There are several definitions for “grace” that many of us are familiar with. Below are often used definitions:
1. Standard definition: add distinction or dignity to; bestow honor or favor on, upgrade.
2. God’s Riches At Christ’s Expense
3. Unmerited favor
4. God gives to us what we do not deserve.
5. Divine influence which operates in humans to regenerate and sanctify, to inspire
virtuous impulses and impart strength to endure trials and resist temptation.
We can agree that all of these definitions have some merit. However, let us look more closely at the scriptural viewpoint of grace.
According to scripture, grace provides us a way of escape. Genesis 6:5-8 speaks of grace sparing Noah and his family: “And God saw that the wickedness of man was great in the earth, and that every imagination of the thoughts of his heart was only evil continually. And it repented the Lord that he had made man on the earth, and it grieved him at his heart. And the Lord said, I will destroy man whom I have created from the face of the earth; both man, and beast, and the creeping thing, and the fowls of the air; for it repenteth me that I have made them. But Noah found grace in the eyes of the Lord.” This is something that many people do not want to think about- God will judge sin. The good news is that we- like Noah- can find grace in God’s sight.
Jesus Himself said the last days would be like the days of Noah. If we look honestly at our world it is easy to see the wickedness that is prevalent. Believers are promised a way of escape. I Thessalonians 5:4-9 says, “But ye brethren, are not in darkness, that that day should overtake you as a thief. Ye are all the children of light, and the children of the day: we are not of the night, nor of darkness. Therefore let us not sleep, as do others; but let us watch and be sober. For they that sleep sleep in the night; and they that be drunken are drunken in the night. But let us, who are of the day, be sober, putting on the breastplate of faith and love; and for an helmet, the hope of salvation. For God hath not appointed us to wrath, but to obtain salvation by our Lord Jesus Christ.”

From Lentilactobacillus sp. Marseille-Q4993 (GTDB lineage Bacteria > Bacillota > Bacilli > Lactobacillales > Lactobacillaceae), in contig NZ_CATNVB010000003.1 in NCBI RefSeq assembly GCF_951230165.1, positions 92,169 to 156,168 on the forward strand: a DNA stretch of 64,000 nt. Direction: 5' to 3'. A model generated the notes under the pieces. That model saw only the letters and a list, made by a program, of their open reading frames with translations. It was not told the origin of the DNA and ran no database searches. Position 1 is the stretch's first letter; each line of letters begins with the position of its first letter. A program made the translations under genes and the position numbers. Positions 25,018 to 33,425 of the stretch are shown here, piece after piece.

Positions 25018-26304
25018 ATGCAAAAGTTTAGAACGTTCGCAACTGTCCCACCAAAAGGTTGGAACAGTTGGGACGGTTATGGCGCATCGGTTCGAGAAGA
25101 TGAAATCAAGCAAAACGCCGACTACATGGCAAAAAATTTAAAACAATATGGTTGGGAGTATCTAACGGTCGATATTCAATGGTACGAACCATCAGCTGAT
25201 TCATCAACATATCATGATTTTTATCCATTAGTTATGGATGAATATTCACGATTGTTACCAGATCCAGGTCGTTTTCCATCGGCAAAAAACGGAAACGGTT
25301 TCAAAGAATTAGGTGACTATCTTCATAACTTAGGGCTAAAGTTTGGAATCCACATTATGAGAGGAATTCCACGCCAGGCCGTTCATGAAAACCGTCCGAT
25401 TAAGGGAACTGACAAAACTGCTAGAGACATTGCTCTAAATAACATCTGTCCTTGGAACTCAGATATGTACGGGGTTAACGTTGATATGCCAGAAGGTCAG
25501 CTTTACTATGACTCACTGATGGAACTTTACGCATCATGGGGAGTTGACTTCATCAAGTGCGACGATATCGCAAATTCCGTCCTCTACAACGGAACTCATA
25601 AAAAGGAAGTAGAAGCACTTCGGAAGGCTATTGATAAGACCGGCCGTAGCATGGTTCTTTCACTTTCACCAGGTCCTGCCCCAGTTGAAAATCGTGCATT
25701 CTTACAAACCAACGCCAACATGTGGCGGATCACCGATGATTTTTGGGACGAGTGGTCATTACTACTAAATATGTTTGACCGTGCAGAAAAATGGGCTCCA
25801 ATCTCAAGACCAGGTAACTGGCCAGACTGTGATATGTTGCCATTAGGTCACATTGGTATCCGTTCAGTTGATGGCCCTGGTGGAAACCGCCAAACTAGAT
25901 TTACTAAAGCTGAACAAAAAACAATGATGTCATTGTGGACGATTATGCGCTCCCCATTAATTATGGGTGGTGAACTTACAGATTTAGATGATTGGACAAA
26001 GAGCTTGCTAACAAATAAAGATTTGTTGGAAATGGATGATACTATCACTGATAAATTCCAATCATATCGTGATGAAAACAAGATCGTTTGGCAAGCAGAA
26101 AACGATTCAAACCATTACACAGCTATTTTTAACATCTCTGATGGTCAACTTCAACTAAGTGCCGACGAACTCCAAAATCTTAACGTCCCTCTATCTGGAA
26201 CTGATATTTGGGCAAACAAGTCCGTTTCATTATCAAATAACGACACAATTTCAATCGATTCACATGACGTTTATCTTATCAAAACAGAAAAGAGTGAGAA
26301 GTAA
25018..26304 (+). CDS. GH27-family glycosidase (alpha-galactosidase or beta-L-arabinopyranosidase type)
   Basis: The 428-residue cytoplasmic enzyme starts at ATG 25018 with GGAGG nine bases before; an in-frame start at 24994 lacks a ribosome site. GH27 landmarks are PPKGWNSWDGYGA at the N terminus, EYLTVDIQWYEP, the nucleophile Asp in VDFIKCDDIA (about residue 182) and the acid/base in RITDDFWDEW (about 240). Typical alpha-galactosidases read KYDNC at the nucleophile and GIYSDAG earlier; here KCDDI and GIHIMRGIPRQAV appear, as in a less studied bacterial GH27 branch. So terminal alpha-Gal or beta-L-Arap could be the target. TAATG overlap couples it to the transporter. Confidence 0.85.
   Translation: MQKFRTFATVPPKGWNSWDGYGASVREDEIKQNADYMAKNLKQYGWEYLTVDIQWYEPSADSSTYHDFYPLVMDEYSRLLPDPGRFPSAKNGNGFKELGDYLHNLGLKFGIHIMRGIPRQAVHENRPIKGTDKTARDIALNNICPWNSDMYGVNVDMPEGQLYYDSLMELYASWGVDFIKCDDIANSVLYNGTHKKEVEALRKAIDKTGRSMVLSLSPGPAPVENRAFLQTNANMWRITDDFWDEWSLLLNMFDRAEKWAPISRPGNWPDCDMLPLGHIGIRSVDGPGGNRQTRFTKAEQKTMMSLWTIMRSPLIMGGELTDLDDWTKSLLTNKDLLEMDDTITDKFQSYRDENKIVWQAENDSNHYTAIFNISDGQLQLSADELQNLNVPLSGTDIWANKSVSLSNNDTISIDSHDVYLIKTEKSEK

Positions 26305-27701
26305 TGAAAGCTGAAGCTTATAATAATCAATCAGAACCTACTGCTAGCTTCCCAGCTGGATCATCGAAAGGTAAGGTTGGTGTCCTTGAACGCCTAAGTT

Not only does grace help us prepare for our eternal future, it also gets us through the things we deal with in this life. Certainly we can apply these words spoken to the Apostle Paul to our own situation, “My grace is sufficient for thee; for my strength is made perfect in weakness.”(II Corinthians 12: 9) We can rejoice in the simple fact that when we are weak our Lord is our strength.
Grace keeps God at the forefront of our Christian experience. Ephesians 2 is clear about the truth that we are not saved by our works- we are saved by grace. Salvation is absolutely a gift from God and we can in no way save ourselves. Romans 5:2 says, “…we have access by faith into this grace wherein we stand, and rejoice in hope of the glory of God.” Isn’t it great to know that we stand in His grace, not in our own abilities?
It is of utmost importance for us to realize grace does not give us a license to sin. Instead, grace gives us what we need to live a holy life. Romans 5:20 says, “Moreover the law entered, that the offense might abound. But where sin abounded, grace did much more abound.” Notice- the law exposes the offense. Where sin abounds, grace does much more abound. So, should we sin to make grace abound?
Romans 6:1-2 answers the question: “What shall we say then? Shall we continue in sin, that grace may abound? God forbid. How shall we, that are dead to sin, live any longer therein?”
Add to this, Titus 2:11-12, “For the grace of God that bringeth salvation hath appeared to all men. Teaching us that, denying ungodliness and worldly lusts, we should live soberly, righteously, and godly, in this present world.” The same grace that saves us is the same grace that teaches us to live a holy life in a dark, sinful world.
No matter which definition of grace we favor, grace is truly amazing. The grace of God really is sufficient to steer us through this life in order for us to arrive safely to our destination- Heaven.
Dave Snyder is an Ordained Bishop with the Church of God – Cleveland, Tennessee. Before entering the ministry on a full-time basis, he was a school teacher. He also coached middle school basketball for eight years.
Dave and his wife, Sara, have two children — Craig and Karen. They also have one ten year old granddaughter — Breanna.
Dave and Sara pastored in West Virginia for thirty-six years. Sara is now retired from the banking industry, and Dave is retired from pastoring. However, Dave currently serves as prison Chaplain for the West Virginia Division of Corrections and Rehabilitation.
Writing essays, articles, and devotionals is a real passion for Dave. He also enjoys playing musical instruments and singing.